Is Being a Pushover Pushing Your Buttons?


How to Stand Strong With Employees and Clients

Give them an inch and they’ll take a mile, people always say, generally followed by understanding nods and knowing smiles. 

Pushovers. We see them; sometimes, we are them. 

As a business owner, you walk a fine line: you need to care for clients and employees, but you also need to care for your business. You can’t be taken advantage of; you need to offer concern and stand your ground. 

Layci Nelson, owner and chief consultant at Nelson Management Strategies, explains four reasons why, as a manager and leader, it can be difficult to say no. 

Lack of Structure

With the immediate need of providing the best possible medical care for patients, solid office policies might be overlooked, leading to confusion and frustration for business owners and employees alike. 

“Often, small businesses don’t have consistent or written policies around vacations and paid time off,” Nelson says. “This leaves owners shooting from the hip every time they have an employee who makes a request.”

Take the time to create (and share) clear policies. Without it, you set yourself up for an emotional disaster and mental exhaustion. 

“Invest the time in creating a comprehensive employee manual,” Nelson says. “[Without it, you’ll suffer from] the perception of favoritism and frustration and worse, it can feed staff drama.” 

Conflict-Avoidance Personality Types

Nelson says that people with deep dislike for conflict struggle to initiate direct conversations with clients and employees. 

The fix, she says? Just do it. 

“The practice of having hard conversations literally lays down new pathways in our brains,” Nelson says. “No amount of reading about it or studying it can do that for us.”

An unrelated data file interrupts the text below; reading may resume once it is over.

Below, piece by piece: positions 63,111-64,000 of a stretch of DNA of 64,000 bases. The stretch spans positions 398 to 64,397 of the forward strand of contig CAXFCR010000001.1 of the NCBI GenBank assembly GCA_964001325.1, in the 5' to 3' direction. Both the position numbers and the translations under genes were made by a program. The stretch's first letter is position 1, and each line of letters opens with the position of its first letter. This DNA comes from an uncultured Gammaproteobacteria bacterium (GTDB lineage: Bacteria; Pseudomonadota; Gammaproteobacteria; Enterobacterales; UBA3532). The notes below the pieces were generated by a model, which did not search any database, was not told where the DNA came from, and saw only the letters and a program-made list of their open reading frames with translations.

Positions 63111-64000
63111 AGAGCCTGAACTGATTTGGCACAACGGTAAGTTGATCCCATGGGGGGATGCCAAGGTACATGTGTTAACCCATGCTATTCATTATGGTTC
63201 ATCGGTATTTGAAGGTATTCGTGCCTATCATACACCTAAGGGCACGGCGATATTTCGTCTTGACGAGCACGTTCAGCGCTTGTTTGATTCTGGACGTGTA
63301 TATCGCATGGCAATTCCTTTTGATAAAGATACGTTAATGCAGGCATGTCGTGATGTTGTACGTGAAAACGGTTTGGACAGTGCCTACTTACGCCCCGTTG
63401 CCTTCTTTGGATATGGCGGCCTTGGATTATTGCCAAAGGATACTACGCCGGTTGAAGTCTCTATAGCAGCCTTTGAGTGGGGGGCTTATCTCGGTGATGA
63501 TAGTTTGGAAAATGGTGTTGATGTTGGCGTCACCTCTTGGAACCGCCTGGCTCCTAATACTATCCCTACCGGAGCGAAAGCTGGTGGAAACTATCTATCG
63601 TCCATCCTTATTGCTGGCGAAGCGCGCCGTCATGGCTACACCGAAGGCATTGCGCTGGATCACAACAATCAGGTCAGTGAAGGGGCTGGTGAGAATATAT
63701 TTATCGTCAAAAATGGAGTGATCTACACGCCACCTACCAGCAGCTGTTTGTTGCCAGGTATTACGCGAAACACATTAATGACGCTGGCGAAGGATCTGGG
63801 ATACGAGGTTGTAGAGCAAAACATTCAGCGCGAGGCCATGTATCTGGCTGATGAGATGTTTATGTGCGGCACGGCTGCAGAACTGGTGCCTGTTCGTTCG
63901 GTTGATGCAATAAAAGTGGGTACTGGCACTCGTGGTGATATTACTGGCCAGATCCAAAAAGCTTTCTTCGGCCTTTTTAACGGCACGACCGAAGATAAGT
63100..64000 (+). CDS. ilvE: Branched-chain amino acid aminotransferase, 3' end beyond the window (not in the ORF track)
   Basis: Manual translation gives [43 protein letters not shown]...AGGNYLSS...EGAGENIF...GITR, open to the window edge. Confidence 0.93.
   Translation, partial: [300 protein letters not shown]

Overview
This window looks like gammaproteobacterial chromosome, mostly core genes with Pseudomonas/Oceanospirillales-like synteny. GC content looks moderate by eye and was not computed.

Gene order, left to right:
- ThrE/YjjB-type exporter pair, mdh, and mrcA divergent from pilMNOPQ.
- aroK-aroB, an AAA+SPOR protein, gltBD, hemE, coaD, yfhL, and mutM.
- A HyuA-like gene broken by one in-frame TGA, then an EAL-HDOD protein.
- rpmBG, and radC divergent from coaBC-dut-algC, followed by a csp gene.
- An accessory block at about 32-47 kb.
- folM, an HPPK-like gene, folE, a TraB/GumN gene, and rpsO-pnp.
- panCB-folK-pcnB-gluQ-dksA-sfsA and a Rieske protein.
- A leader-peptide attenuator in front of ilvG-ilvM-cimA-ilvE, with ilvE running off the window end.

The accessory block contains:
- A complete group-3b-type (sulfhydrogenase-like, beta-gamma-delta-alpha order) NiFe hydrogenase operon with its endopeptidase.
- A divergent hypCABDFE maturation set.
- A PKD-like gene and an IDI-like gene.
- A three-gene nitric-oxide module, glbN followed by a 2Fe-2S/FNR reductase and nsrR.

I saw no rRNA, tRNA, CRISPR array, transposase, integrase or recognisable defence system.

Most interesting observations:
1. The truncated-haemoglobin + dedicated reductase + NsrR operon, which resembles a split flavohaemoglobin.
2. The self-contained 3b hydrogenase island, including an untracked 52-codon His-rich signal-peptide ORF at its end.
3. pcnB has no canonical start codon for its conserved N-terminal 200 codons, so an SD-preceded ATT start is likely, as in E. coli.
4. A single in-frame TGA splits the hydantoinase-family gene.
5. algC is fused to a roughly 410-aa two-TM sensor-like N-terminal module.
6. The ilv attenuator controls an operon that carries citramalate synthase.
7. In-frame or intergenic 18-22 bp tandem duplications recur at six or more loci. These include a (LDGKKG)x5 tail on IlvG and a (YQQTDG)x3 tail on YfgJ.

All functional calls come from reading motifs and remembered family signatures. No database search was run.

Additionally, Nelson notes, it is important to reframe the situation in your mind. 

“Clarity is kindness. When we avoid these conversations, it does not improve the situation at hand. It probably makes the situation worse as everyone operates off of assumptions, half-truths, and blanks we fill in with our fears,” Nelson says. “The conversation is hard, but avoiding or delaying it often has worse consequences.” 

Presenting Problem Behavior as Character Assessments

As a leader, it’s crucial to frame behaviors as behaviors, not as character flaws. This can be challenging, Nelson says, but incredibly important. 

Nelson gives an example of an employee who chronically runs late. 

“‘Hey Chad, for the last week, you have not started on time. When that happens, it messes with the flow of the day and sets us all behind’,” Nelson explains. “That’s much easier for an employee to hear and not get defensive than if you say, ‘Chad, why aren’t you taking this position seriously?’”

Even if you really want to, don’t make the problem about an employee’s character. 

“Chad will be much more open to hearing you out and making some real changes if he isn’t busy defending his character,” Nelson says. 

Keeping an Employee on the Bus Longer Than Appropriate

Sometimes, people don’t fit in your business or on your team. This, undoubtedly, causes friction and problems. 

When you’re wondering if an employee needs to go, be willing to ask yourself the hard questions. 

“If you knew what you know now, would you still have hired them?” Nelson says. “Sometimes, there are situations that can’t get turned around. Or worse, an employee is toxic to the culture you’ve worked hard to build. So, firing sucks. A lot. What sucks more is the damage that happens if they overstay.” 

Grow Your Own Emotional Intelligence

In addition to the four challenges and solutions listed above, Nelson says that developing emotional intelligence works wonders for your management and leadership abilities. 

In a September 2019 article in the Yakima Herald, Nelson explains two action items to increase self-awareness and grow emotional intelligence. 

First, she suggests, make a list of the 10 people who know you best and ask them for an honest review, encouraging them to give feedback regarding your strengths, weaknesses, and how you relate to and influence the people around you. 

Second, take a personality test like Meyers-Briggs or the Enneagram to further understand your own personality and leadership styles. A good test will highlight your strengths but also point out areas you need to work to develop.

You don’t have to be taken advantage of; you DO have to do the work in order to first, understand who you are, and second, handle sticky (and sometimes uncomfortable) situations with employees and clients.


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